NEW YORK -- While overall cola sales have been relatively flat the past couple of years, private-label performance in the soft-drink category has been popping.
Market research firm Beverage Marketing Corp. here reported that volume sales of private-label soft drinks in the United States were healthy in 2003, despite sluggish overall volume sales in the category. In fact, Cott Corp., Toronto, a leading private-label beverage manufacturer, saw volume increase by 12.6% in 2003, buoyed by increases to its distribution channels. Conversely, Coca-Cola Co., the leader in terms of millions of cases sold last year, saw its share of volume drop by 0.2%.
The increased quality of private-label sodas and their price value compared to national brands keep sales hot at K-VA-T Food Stores, Abingdon, Va., according to Rick Kelly, category manager of beverages.
"Private label is a major, major part of our soft-drink category portfolio and is increasing in penetration almost on a weekly basis. The quality is just as good as the national brand, and the price difference for the consumer and the value are incredible, especially on the cans," Kelly told SN. "In most cases, our can packages of private-label soft drinks are half the retail on an everyday basis as that of the national-brand guys."
The overall soda category is promoted every week at K-VA-T stores, and promotions feature two national brands and a private-label soda in varying package sizes.
"We try to allocate almost as much merchandising [to private label] as we do the national brands. That's a big part of our category strategy," Kelly added.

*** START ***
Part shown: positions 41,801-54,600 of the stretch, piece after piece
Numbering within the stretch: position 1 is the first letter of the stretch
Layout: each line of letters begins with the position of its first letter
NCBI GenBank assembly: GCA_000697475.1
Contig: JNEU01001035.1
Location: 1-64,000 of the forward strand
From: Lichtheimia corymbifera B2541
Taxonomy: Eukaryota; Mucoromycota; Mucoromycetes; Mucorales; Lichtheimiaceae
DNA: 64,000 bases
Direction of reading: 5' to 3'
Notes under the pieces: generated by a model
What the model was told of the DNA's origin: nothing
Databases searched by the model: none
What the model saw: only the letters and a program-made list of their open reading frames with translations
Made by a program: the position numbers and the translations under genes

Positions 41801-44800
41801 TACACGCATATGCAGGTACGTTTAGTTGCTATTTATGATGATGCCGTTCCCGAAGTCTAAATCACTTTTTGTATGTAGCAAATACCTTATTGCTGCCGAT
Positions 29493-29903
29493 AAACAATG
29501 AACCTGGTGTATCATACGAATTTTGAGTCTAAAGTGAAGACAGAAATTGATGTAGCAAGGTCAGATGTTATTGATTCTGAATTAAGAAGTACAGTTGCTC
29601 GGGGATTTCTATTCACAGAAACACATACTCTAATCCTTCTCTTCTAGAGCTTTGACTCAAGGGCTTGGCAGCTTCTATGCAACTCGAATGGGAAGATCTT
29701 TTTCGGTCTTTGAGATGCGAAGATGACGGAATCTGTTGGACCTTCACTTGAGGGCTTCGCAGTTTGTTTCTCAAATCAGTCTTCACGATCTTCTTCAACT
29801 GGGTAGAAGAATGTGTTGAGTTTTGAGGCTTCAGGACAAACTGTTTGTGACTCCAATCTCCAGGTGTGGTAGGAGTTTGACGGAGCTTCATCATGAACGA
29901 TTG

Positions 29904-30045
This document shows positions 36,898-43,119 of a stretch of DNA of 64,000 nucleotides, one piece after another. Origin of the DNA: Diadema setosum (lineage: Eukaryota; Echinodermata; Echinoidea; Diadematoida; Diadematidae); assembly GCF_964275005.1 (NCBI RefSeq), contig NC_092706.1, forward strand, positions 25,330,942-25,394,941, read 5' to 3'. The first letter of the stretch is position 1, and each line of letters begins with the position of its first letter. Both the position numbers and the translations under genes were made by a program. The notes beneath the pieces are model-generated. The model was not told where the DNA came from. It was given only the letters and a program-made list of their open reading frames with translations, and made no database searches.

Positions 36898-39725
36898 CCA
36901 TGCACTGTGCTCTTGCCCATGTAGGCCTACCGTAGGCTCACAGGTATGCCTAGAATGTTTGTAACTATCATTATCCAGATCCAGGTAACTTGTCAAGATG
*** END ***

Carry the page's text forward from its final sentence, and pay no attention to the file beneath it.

Les Gyerman, direct-store-delivery buyer at Heinen's Fine Foods, Warrensville Heights, Ohio, was anxious to bring in a private-label soft-drink line when he took over the department about a year ago because he had witnessed the growth in that area and thought there was room for additional gains. Instead, with only 16 stores under the Heinen's banner, he decided to try some other lesser-known brands, ultimately choosing to take on Cotton Club as his store's "private" label.
"I use Cotton Club. That's my version of a private label," Gyerman told SN. "Cotton Club is an old, old Cleveland brand, which not too many people carry here. It's done very well for us so far. The growth of my private label has increased a lot because we used to get it through a distributor, but I brought it in-house. I warehouse this product now and you get a better cost, you can put a better retail [on it], and I can promote it as much as I want. We're doing very well with it. We already surpassed last year's numbers in the first four months."
The Private Label Manufacturers Association, also based here, reported in its 2004 Private Label Yearbook that sales of store brands in U.S. supermarkets are on the rise, jumping 2.2% last year, vs. the 1.4% sales growth witnessed in the national-brand segment. PLMA figures are based on statistics from Information Resources Inc., Chicago. Retail sales of store-brand foods alone grew by 5.8% in the supermarket channel from 2002 to 2003, according to the PLMA report.